Recent evidence from our laboratory at Giessen University indicates that humans can use relatively simple strategies when they explore the surface of a real 3D object while trying to recover its color. For instance, we tend to look at the brightest areas of an object in order to determine its lightness (Toscani, Valsecchi & Gegenfurtner, 2013a). Furthermore, our results indicate that the way we sample the surface of an object with eye fixations determines our final perceptual representation of its color. At the same time, our eye movements can also be guided relatively flexibly by the way we interpret and segment the scene we are looking at (Toscani, Valsecchi & Gegenfurtner, 2013b).
When dealing with familiar objects, however, the way we perceived their color is conditioned by our knowledge, so that, for instance, a banana will appear of a more saturated yellow than it really is, a phenomenon known as memory-color effect (Hansen et al., 2006; Olkkonen et al., 2008).
In this project we will investigate how these two fundamentally different factors, low level sampling strategies and top-down color memory, interact in determining how familiar objects appear to us. In order to answer this question we will use eye tracking and psychophysical methods, using both real and rendered stimuli.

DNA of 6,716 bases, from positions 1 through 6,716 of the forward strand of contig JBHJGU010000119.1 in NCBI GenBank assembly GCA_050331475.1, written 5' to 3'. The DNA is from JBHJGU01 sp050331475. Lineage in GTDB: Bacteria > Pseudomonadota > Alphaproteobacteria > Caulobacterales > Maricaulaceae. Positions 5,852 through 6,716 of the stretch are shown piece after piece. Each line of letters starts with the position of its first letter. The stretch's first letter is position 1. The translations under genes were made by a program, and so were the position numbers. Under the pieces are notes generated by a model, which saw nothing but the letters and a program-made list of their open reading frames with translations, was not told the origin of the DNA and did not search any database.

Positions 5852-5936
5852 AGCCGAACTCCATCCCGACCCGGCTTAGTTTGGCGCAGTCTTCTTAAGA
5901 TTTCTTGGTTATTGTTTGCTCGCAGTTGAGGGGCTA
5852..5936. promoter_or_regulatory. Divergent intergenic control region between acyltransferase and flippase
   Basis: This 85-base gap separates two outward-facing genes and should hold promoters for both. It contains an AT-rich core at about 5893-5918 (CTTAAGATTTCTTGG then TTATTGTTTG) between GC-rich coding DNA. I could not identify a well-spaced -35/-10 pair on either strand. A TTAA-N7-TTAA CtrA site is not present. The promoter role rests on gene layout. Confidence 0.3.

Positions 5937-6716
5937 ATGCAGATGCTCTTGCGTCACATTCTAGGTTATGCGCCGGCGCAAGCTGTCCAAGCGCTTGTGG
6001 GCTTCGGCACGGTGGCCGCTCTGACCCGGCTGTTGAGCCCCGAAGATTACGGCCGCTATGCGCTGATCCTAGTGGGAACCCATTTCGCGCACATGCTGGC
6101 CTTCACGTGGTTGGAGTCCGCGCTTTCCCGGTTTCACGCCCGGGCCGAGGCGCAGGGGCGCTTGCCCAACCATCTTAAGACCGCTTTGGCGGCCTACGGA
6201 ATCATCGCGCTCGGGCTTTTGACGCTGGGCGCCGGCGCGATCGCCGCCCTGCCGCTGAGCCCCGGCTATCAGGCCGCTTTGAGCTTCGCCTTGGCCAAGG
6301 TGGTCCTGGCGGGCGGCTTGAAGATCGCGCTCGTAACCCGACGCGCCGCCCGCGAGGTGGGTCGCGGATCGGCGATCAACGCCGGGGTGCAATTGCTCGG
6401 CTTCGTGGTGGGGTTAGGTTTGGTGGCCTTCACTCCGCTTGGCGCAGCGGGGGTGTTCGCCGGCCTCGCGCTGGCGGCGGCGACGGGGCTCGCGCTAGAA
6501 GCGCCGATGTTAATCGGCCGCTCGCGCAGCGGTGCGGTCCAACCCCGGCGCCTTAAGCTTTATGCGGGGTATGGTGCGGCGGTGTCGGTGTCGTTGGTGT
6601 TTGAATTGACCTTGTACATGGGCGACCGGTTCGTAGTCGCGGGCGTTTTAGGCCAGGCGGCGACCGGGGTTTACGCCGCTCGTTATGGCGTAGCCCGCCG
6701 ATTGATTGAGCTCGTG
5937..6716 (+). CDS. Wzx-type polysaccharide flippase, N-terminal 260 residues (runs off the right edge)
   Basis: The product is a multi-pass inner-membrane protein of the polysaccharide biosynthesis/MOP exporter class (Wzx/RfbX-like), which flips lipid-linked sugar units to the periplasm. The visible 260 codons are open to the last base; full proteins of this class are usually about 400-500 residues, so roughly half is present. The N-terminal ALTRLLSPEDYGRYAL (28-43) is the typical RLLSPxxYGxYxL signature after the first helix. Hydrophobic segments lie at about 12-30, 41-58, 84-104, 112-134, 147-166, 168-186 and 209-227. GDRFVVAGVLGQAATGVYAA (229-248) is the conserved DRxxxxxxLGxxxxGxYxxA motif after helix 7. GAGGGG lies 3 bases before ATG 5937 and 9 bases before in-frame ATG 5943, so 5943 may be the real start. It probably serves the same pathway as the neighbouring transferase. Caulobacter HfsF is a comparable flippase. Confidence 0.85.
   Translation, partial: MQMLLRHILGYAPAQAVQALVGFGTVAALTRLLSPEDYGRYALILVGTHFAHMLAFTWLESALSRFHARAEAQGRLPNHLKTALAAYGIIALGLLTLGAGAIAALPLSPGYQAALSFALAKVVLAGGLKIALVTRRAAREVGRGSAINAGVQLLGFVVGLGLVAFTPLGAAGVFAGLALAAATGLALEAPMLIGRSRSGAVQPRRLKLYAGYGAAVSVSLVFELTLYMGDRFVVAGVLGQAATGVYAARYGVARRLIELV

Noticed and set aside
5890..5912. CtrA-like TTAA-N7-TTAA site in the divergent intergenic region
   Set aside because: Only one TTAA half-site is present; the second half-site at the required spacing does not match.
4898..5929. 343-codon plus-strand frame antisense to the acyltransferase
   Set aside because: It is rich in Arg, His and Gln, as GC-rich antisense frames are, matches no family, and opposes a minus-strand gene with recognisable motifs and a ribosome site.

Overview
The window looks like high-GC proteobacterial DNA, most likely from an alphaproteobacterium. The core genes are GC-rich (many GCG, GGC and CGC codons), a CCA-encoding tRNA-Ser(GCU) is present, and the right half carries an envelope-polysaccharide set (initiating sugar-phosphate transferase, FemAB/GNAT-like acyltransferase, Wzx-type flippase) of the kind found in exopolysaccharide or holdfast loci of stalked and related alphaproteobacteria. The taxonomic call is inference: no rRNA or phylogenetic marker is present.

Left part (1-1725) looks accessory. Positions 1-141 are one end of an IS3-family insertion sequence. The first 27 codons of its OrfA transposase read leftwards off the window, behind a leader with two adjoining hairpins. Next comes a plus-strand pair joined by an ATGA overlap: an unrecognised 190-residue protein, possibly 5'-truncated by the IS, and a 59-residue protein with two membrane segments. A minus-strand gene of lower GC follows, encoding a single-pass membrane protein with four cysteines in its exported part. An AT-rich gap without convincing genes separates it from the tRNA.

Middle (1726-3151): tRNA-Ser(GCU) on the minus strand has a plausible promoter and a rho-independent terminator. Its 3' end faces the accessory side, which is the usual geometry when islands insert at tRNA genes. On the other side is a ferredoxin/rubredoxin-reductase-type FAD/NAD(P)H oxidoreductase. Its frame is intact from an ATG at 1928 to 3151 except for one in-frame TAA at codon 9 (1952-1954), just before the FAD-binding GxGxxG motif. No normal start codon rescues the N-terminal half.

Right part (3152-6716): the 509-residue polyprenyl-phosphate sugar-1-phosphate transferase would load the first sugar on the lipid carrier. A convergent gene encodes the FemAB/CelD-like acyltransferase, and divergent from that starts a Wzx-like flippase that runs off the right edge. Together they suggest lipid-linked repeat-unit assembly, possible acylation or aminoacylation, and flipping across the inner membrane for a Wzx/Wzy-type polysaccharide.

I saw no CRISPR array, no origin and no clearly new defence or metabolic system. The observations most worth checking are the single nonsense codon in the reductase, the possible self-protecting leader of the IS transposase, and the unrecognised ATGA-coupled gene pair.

Hansen, T., Olkkonen, M., Walter, S. & Gegenfurtner, K.R. (2006) Memory modulates color appearance. Nature Neuroscience, 9, 1367-1368.
Olkkonen, M., Hansen, T. & Gegenfurtner, K.R. (2008) Colour appearance of familiar objects: effects of object shape, texture and illumination changes. Journal of Vision, 8(5):13, 1-16.
Toscani, M., Valsecchi, M. & Gegenfurtner, K.R. (2013a) Optimal sampling of visual information for lightness judgments. Proceedings of the National Academy of Sciences USA, 110(27), 11163-11168.
Toscani, M., Valsecchi, M. & Gegenfurtner, K.R. (2013b) Selection of visual information for lightness judgments by eye movements. Philosophical Transactions of the Royal Society B: Biological Sciences, in press.